Automation is the New Black: What’s There For You?
Last month, you probably read dozens of articles on how to improve the work-from-home productivity
of your teams and companies or on how to increase a runaway of your business (layoffs!), or how to apply for PPP (or, if you live outside of the U.S., your local business stimulus package). While I do not consider myself an expert in any of these areas, I have run a company that is remote from day one, and all of these concerns seem to address the same question: “how can I do more with fewer resources?”
I firmly believe that organizations that are unable to find a solution to this question will be extinct within 2-3 years, and to this end, I propose an answer: Automation. Let me explain why.
As CEO, I’ve always been aware of the routine nature of some of the many tasks which my employees must perform and neither the astonishing number of times that they must rely on Ctrl+C/Ctrl+V nor the significant amount of time they have to spend updating spreadsheets surprises me. Even in my own experience, I have personally had thousands of worksheets to monitor, manage, and audit. But here’s the deal; all of these tasks are nevertheless essential for business performance if you want to be able to see the big picture of business activities.
Luckily, we are not in The Office U.S., and our computers don’t have to be managers’ enemies, they can actually help them strive and succeed by performing tedious tasks (that people don’t like).
What is the meaning of automation?
Generally, automation is referred to the application of machines to tasks that are typically performed by human beings, or functions that would be otherwise impossible to accomplish (Britannica
). However, several decades ago, this definition changed when people began implementing automation to save time and energy from hard, unpleasant operations. Instead, these tasks were transferred to computers, and the now-free human time was applied to more analytical or entertaining activities. As the demand for productivity soared, human time became comparatively more valuable than the hardware and software is now used for tedious, repetitive tasks. The same thing is happening in workplaces all around the world.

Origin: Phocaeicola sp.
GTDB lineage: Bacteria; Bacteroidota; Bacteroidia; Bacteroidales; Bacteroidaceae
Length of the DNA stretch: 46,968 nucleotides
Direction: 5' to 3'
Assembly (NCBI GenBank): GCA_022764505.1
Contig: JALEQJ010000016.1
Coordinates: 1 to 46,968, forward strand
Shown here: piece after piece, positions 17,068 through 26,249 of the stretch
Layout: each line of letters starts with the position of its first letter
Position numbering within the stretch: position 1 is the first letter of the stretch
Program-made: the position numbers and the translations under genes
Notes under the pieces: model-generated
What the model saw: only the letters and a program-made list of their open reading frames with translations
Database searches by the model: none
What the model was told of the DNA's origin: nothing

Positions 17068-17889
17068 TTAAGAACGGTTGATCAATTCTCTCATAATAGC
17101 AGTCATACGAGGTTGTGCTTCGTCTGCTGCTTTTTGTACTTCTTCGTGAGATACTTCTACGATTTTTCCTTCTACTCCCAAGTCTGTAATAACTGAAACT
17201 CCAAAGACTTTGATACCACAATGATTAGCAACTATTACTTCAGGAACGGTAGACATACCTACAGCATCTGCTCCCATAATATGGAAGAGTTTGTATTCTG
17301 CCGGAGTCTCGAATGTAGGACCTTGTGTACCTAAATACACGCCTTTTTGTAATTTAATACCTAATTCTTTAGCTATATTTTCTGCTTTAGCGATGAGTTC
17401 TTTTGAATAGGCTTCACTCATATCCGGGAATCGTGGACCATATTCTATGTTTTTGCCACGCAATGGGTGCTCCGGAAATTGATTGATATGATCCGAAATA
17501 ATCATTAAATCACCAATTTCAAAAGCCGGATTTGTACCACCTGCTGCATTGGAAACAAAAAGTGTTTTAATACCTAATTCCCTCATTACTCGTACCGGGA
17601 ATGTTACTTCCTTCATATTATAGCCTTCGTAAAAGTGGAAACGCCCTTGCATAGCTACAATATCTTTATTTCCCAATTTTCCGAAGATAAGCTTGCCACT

Automation is no longer a tool just for replacing people; it is a digital assistant that helps you achieve your goals faster by focusing on them without distraction, without delay, and without you. This is especially obvious in IT because, with the mind-blowing speed of technological acceleration
, we’d all like to have something like Thor’s Mjölnir to help us get through loads of new data pouring from every corner (Batmobile works too if you ask me).
Why now, really?
The new reality we live in has its own rules, and those who can’t compete now face serious problems. The viral article from Washington Post
states that the disease will start doing to businesses what it does to people — imperiling the elderly ones who have preexisting conditions but also ravaging some younger targets with previously unidentified vulnerabilities. This is harsh but true. The YPO survey
found 64% of executives anticipating lower revenue continuing at least one year from now; 16% believe their revenues will actually be higher. 43% of CEOs expect revenue to be down by more than 20% in a year.
Only a handful of sectors are thriving, including the video game industry and online education (even Netflix
had to stop the production of the new content). You’ve probably heard about the digital transformation a million times before, maybe even considered trying it. But the time for an ultimate test is already here, and you have to do something.
Here’s where the perception of automation shifts: before COVID-19 crisis automation separated winners from laggards, now it draws a line between dead from alive.
What to do with this ‘superpower’?
Automation provides opportunities to reduce processing costs and increase the productivity of employees by freeing people from tiresome tasks. This opens the door of possibilities for people to take on more exciting, challenging assignments, fulfill their potential, and successfully achieve business goals.
You can find more benefits from automation in this article.